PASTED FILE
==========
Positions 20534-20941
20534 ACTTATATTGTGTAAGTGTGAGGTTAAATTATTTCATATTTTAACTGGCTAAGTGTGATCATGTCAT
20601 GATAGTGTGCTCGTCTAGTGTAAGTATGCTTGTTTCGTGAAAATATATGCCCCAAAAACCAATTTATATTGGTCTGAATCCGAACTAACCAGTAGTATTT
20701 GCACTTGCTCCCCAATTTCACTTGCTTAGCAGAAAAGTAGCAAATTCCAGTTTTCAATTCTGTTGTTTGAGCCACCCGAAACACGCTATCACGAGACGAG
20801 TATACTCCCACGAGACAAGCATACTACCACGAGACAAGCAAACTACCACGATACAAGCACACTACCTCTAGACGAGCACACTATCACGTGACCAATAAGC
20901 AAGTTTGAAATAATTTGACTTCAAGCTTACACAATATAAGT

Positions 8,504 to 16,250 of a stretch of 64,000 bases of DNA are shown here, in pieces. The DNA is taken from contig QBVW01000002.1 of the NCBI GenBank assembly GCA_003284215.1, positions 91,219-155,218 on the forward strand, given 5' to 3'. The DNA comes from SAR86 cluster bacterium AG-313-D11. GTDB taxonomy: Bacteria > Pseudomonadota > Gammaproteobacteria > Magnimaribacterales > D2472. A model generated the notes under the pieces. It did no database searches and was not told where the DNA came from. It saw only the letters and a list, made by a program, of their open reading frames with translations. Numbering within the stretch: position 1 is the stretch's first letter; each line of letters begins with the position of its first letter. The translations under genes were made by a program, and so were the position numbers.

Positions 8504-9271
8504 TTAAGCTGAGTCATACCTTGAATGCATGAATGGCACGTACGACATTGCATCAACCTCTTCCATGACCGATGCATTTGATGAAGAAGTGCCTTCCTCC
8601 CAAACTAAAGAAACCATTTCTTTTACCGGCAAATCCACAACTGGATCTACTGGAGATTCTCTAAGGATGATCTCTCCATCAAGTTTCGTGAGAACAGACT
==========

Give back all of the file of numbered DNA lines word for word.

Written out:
Positions 20534-20941
20534 ACTTATATTGTGTAAGTGTGAGGTTAAATTATTTCATATTTTAACTGGCTAAGTGTGATCATGTCAT
20601 GATAGTGTGCTCGTCTAGTGTAAGTATGCTTGTTTCGTGAAAATATATGCCCCAAAAACCAATTTATATTGGTCTGAATCCGAACTAACCAGTAGTATTT
20701 GCACTTGCTCCCCAATTTCACTTGCTTAGCAGAAAAGTAGCAAATTCCAGTTTTCAATTCTGTTGTTTGAGCCACCCGAAACACGCTATCACGAGACGAG
20801 TATACTCCCACGAGACAAGCATACTACCACGAGACAAGCAAACTACCACGATACAAGCACACTACCTCTAGACGAGCACACTATCACGTGACCAATAAGC
20901 AAGTTTGAAATAATTTGACTTCAAGCTTACACAATATAAGT

Positions 8,504 to 16,250 of a stretch of 64,000 bases of DNA are shown here, in pieces. The DNA is taken from contig QBVW01000002.1 of the NCBI GenBank assembly GCA_003284215.1, positions 91,219-155,218 on the forward strand, given 5' to 3'. The DNA comes from SAR86 cluster bacterium AG-313-D11. GTDB taxonomy: Bacteria > Pseudomonadota > Gammaproteobacteria > Magnimaribacterales > D2472. A model generated the notes under the pieces. It did no database searches and was not told where the DNA came from. It saw only the letters and a list, made by a program, of their open reading frames with translations. Numbering within the stretch: position 1 is the stretch's first letter; each line of letters begins with the position of its first letter. The translations under genes were made by a program, and so were the position numbers.

Positions 8504-9271
8504 TTAAGCTGAGTCATACCTTGAATGCATGAATGGCACGTACGACATTGCATCAACCTCTTCCATGACCGATGCATTTGATGAAGAAGTGCCTTCCTCC
8601 CAAACTAAAGAAACCATTTCTTTTACCGGCAAATCCACAACTGGATCTACTGGAGATTCTCTAAGGATGATCTCTCCATCAAGTTTCGTGAGAACAGACT